Hefty fines fail to deter polluting vehicles

Kathmandu's drivers would rather pay hefty fines than get an emission test for Rs35


From 2 December to 5 January the Department of Environment conducted surprise checks of 581 vehicles in Kathmandu Valley to test their emission. The results were not surprising.

More than one-third of the vans, buses, two-wheelers and cars failed the test. They were emitting smoke and toxic gases above the safe threshold. The worst were school buses, micros, taxis, water tankers, and government vehicles.

Even more surprising: some of them had green stickers on their windshields to prove they had passed emissions tests. After that spot check, the Department has announced a new fine of up to Rs5,000 for drivers of polluting vehciles.

Earlier, it had identified vehicular emissions and open burning are among the primary agents of air pollution in Kathmandu – which has one of the worst air of any city in the world.

If the vehicles owners still fail emission tests after necessary repairs, they can be fined up to Rs100,000 as per the Environment Protection Act, 2019.

“At the moment, we have not imposed high fines on vehicles that cause pollution," says Saloja Adhikari, Information officer of the Environment Department. “We are enforcing stricter rules on re-inspection of those that have failed the emission tests and those that are being driven without necessary repairs."

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She adds, "Rather than what vehicles cause more pollution, the important thing to realise is that often one can easily repair their vehicle for the cost of the fine. This is to encourage vehicle owners to service their vehicles rather than to fine them outright.”

The number of two and four-wheelers in Kathmandu valley now exceeds 1.2 million. Last year alone, 1.8 million vehicles were registered in the Ministry of Labour, Employment and Transport. These vehicles produce urban pollutants such as Nitrogen dioxide (NO₂) that highly reacts with other gases to form toxic ground-level Ozone (O3).  Motorcycles also emit other gases such as Carbon monoxide (CO) that convert atmospheric oxygen to Ozone.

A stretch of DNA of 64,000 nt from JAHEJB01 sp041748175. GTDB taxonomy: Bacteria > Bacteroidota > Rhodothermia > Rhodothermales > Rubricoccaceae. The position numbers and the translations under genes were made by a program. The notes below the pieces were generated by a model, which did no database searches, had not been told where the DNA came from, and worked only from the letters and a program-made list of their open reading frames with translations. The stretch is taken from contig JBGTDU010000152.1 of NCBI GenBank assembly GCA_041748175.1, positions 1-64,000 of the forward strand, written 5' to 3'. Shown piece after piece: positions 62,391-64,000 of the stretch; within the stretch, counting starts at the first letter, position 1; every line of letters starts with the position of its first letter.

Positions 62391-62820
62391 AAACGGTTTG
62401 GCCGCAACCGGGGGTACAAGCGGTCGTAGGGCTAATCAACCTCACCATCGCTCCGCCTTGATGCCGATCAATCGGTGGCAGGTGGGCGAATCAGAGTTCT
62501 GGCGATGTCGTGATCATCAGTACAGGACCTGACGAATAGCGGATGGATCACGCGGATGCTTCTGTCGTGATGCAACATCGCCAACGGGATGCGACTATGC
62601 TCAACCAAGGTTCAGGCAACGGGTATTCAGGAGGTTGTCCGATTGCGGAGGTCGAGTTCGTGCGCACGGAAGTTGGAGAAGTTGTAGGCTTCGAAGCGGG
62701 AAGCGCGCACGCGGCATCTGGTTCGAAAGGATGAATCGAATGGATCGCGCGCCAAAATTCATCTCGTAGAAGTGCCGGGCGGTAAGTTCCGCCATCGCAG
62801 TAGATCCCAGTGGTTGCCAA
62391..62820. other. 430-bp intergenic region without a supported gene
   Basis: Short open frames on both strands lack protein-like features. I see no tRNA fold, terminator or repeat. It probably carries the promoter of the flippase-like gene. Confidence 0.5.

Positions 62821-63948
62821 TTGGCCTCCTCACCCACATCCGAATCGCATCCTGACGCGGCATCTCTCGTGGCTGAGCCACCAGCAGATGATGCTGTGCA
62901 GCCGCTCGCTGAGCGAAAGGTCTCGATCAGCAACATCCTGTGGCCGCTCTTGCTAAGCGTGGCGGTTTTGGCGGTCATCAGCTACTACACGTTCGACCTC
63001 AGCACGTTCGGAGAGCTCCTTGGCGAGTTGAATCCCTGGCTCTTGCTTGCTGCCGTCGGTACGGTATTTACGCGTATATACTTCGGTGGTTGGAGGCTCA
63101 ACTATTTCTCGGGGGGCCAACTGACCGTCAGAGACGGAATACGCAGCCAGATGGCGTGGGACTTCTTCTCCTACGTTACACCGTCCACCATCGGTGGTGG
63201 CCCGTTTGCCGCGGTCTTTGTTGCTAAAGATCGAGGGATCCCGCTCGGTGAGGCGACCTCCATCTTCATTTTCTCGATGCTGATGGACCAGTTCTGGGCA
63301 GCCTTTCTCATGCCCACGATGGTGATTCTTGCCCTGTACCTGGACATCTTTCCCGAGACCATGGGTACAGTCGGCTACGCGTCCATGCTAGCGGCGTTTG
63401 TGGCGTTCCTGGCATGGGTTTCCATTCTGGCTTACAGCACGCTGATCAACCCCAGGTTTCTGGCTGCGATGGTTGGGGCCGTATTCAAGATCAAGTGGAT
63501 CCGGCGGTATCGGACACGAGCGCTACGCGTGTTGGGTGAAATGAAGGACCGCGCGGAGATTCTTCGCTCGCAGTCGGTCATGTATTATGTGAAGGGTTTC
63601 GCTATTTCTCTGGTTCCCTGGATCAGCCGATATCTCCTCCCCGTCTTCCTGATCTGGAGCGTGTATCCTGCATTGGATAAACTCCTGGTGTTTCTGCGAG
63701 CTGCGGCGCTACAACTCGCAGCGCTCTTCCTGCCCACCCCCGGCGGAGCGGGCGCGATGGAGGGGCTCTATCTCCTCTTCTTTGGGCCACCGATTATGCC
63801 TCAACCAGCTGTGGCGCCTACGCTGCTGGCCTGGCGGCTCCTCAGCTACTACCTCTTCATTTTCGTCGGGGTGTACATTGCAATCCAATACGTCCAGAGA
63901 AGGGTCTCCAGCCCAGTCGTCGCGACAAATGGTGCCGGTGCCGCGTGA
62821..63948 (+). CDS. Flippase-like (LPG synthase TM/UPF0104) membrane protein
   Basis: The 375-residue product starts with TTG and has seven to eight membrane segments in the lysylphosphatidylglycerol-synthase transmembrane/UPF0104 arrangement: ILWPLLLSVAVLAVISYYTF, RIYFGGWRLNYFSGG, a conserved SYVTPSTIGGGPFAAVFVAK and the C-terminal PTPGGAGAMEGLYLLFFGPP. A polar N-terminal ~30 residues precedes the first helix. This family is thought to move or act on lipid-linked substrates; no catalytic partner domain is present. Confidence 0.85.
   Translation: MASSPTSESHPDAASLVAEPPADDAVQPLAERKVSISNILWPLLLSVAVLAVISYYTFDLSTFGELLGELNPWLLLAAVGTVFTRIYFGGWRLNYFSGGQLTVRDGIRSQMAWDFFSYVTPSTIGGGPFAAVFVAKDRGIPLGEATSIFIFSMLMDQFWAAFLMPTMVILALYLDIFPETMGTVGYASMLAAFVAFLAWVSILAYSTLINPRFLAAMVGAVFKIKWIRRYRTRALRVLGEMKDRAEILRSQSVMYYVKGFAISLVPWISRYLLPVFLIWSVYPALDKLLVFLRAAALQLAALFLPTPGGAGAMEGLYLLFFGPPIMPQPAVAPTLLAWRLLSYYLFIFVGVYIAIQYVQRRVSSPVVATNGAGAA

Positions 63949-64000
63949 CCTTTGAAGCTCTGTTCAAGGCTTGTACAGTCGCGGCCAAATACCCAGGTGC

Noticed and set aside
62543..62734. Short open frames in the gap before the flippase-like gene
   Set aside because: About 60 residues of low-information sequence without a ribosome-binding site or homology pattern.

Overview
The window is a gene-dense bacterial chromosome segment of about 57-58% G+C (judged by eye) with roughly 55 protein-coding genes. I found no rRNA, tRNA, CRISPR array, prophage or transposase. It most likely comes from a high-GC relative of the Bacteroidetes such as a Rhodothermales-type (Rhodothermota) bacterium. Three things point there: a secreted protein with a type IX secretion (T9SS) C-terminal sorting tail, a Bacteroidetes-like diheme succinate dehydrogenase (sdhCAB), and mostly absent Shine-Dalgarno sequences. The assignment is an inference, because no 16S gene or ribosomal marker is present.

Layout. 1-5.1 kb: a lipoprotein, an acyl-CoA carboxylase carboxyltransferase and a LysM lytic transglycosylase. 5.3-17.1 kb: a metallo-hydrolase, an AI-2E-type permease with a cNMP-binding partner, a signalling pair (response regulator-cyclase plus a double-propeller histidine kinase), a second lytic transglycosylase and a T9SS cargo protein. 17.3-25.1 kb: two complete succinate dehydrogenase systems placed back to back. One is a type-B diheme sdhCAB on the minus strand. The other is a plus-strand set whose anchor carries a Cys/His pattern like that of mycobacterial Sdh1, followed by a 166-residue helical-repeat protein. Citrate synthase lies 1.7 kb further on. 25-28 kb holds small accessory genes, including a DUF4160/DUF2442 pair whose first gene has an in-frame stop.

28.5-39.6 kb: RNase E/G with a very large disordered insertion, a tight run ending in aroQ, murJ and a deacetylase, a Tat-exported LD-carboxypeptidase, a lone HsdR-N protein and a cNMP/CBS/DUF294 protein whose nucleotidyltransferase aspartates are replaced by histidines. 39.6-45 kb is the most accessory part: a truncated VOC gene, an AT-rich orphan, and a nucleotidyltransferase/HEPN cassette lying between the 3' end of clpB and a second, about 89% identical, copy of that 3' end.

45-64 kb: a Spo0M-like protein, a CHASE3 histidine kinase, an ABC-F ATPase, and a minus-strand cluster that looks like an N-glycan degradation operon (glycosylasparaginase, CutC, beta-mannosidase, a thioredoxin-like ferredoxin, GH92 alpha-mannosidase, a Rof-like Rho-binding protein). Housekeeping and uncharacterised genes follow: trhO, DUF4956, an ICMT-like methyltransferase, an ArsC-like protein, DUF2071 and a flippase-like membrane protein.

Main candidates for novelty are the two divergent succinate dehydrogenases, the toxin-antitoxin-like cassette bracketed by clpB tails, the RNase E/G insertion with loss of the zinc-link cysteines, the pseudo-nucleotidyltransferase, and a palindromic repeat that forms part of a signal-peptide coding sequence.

In addition, vehicles, open burning, brick kilns, factories and machineries release the harmful particulates measuring 2.5μm or less (PM2.5) into the air.

According to the State of Global Air, PM2.5 has caused the death of as many as 17,900 people in Nepal in 2019 alone and more than 145,000 people of all ages and gender between 2010 and 2019.

There have been repeated attempts to use Euro 6-grade oil according to the European emission standards to reduce pollution from vehicles, but the increased price of oil and coal in the international market has circulated low-grade coal that emits toxic fumes like sulfur dioxide (SO₂).

“Up to 50% of vehicles in the valley are of Euro 1 grade and emit more fumes than the prescribed standard,” says pollution expert Bhupendra Das.

Namraj Ghimire, director general of the Department of Environment notes that the department has been paying extra attention to smoke emitted from a vehicle and open garbage burning this winter, since the brick kilns have not been operating. It has been coordinating with the Kathmandu Metropolitan and the Traffic Police to prevent pollution from burning garbage in open areas.

Yet, there has not been much progress in controlling the risk factors of air pollution, even from the department. Even though the Rs35 emission test is mentioned on its charter, there has been no publicity effort to take this information to vehicle owners. Further, vehicles that have come to get embossed number plates can be found emitting pollutants right on its premises.

On the other hand, Nepal has committed to replacing 25% of fuel-operating private vehicles and 20% of public vehicles with electric vehicles by 2025. But no program has been introduced to replace or discourage petrol and diesel vehicles, install charging stations, and build infrastructure for environment-friendly transports like bicycles.

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Experts say Nepal needs a sustained and holistic long-term approach to control transport pollution, and create new markets for renewable and efficient fuels, through interventions from politicians and bureaucrats for actual progress. The burden of air pollution is so high, that continuous action to reduce emissions at the source can only create a change.

Yet, on top of buying Green Stickers over the counter through bribes and middlemen, many owners and drivers continue to operate their vehicles without necessary reconditioning, despite the warnings, and pay the Rs5000 fine, while the annual emission test costs only Rs35.

“Although vehicle smoke is visible, car owners do not regularly maintain their vehicles,” explains Regina Maskey, Head of the Environment Central Department at Tribhuvan University. “This includes government vehicles as well. They do not know that without regular repairs, vehicle parts will deteriorate and cost more to fix later.”

Regular servicing can reduce 30% of smoke emitted from a vehicle, however, that does not seem to be the priority for Nepal’s vehicle owners.

Translated from the Himal Khabar original by Aria Parasai.

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